I’ve had a similar issue cutting tennons. I ended up with a few 1” square by 1/8” pieces of maple launching at the garage door behind my saw. Luckily there are no windows and there is 1.5” of insulation to absorb the impact before denting the door. In my case, the solution was to take out the zero clearance insert and replace it with the stock insert with a 1/2” wide opening. This let the dust collector safely suck them out of the way of the blade. Each situation is different. There would have been a certain size that would get trapped between the insert and the blade.

It is good that the only thing hurt was the window.

-- Steve

View JSilverman's profile


89 posts in 2852 days

#5 posted 06-13-2012 09:17 PM

I would not rip my table legs as you described. I would set the fence at the desired width (1.5 inches) and rip from the wider stock. The legs would then all be the exact same dimensions. Having the offcut be larger and to the left of the blade does not pose a safety issue.

View lumberjoe's profile


2899 posts in 2487 days

#6 posted 06-13-2012 09:29 PM

The safety issue for me is 1.5” from the blade means no guards. At that point the fence almost touches the guards, so I have no hope of getting even a thin push stick through there.


View jmos's profile


905 posts in 2608 days

#7 posted 06-13-2012 09:41 PM

Not to sound like a commercial, but for those types of cuts I go for my Grr-rippers ( They are perfect for that sort of cut; guides the cutoff as well as the thin piece between the fence and the blade, and keeps your hand away from the blade as well since you can’t use the guard.

I don’t use them a lot, but love them when I need them.

-- John

View ShipWreck's profile


557 posts in 3991 days

#8 posted 06-13-2012 11:05 PM

+1 for the Grr Ripper. One of the best safety related tools I have ever used.

View lumberjoe's profile


2899 posts in 2487 days

#9 posted 06-14-2012 12:37 PM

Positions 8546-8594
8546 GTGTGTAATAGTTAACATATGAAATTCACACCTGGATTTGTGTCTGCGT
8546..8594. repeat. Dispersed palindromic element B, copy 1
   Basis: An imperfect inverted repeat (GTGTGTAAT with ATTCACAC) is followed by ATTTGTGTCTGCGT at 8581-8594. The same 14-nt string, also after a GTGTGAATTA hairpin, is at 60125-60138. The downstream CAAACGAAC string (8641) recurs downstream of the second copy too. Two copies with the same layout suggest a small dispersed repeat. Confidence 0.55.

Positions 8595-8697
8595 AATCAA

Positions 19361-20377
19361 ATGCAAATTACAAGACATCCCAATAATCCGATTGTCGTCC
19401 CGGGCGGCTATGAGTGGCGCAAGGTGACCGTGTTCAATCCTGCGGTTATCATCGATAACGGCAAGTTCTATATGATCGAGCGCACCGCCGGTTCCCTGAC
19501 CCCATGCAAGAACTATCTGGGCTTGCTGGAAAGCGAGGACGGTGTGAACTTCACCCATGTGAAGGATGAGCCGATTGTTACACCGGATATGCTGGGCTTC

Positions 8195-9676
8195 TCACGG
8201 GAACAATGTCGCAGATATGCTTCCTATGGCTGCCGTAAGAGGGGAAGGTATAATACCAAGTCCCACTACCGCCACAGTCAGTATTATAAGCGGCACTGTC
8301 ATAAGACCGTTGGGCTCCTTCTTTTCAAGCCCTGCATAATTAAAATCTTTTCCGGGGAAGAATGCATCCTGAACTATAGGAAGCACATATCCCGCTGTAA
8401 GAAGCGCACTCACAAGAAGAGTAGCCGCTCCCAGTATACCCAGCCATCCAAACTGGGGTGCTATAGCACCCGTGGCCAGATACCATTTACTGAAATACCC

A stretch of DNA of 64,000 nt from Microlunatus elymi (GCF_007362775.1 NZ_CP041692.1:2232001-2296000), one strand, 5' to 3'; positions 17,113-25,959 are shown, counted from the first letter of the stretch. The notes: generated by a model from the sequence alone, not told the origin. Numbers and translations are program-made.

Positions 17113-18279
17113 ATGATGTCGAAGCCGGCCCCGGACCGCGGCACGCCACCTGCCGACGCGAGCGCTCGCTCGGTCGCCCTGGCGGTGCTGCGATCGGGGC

That thing scares the crap out of me, and maybe needlessly so. At a very young age, my dad taught me to use a table saw. One of the unbreakable cardinal rules was you only support/apply pressure to ONE SIDE of the piece you are cutting; with the exception of a cross cut sled. He told me this every single time I turned my little table saw in the corner on for 4 years straight.

To me, it looks like there is a risk of pinching the blade between the kerf when using something like this – epecially on shorter cuts when the jig actually rides on the table. So essentially you have a fence on one side, and the Grr-ripper on the other, both applying pressure toward the blade.

This picture demonstrates what I mean:

I do use feather boards and I realize some will say it is the same principle, but feather boards always go BEFORE the blade, never at or past the blade. this jig goes directly over and past the blade.


View jmos's profile


905 posts in 2608 days

#10 posted 06-14-2012 12:53 PM

Yes, it does take a bit of getting used to, rather strange to be running you hand directly over the blade too. But it does work well. The gripper rides on the fence, and the gripping surface holds the wood well. As shown, with the riving knife in, it’s not really an issue.